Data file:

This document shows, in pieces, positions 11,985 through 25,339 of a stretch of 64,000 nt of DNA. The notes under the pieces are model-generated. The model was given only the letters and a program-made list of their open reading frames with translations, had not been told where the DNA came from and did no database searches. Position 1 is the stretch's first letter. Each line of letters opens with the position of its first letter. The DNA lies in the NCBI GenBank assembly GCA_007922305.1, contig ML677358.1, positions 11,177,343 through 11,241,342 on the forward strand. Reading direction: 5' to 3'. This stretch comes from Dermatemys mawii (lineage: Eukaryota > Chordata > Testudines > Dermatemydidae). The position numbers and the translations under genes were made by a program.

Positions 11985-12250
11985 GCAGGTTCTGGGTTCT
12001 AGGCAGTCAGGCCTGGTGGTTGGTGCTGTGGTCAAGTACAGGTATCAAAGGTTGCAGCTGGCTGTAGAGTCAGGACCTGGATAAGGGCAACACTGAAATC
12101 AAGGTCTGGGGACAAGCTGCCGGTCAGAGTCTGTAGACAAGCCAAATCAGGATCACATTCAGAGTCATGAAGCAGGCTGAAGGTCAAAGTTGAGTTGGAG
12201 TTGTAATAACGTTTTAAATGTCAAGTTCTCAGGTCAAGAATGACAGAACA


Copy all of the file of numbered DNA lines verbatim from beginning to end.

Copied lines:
This document shows, in pieces, positions 11,985 through 25,339 of a stretch of 64,000 nt of DNA. The notes under the pieces are model-generated. The model was given only the letters and a program-made list of their open reading frames with translations, had not been told where the DNA came from and did no database searches. Position 1 is the stretch's first letter. Each line of letters opens with the position of its first letter. The DNA lies in the NCBI GenBank assembly GCA_007922305.1, contig ML677358.1, positions 11,177,343 through 11,241,342 on the forward strand. Reading direction: 5' to 3'. This stretch comes from Dermatemys mawii (lineage: Eukaryota > Chordata > Testudines > Dermatemydidae). The position numbers and the translations under genes were made by a program.

Positions 11985-12250
11985 GCAGGTTCTGGGTTCT
12001 AGGCAGTCAGGCCTGGTGGTTGGTGCTGTGGTCAAGTACAGGTATCAAAGGTTGCAGCTGGCTGTAGAGTCAGGACCTGGATAAGGGCAACACTGAAATC
12101 AAGGTCTGGGGACAAGCTGCCGGTCAGAGTCTGTAGACAAGCCAAATCAGGATCACATTCAGAGTCATGAAGCAGGCTGAAGGTCAAAGTTGAGTTGGAG
12201 TTGTAATAACGTTTTAAATGTCAAGTTCTCAGGTCAAGAATGACAGAACA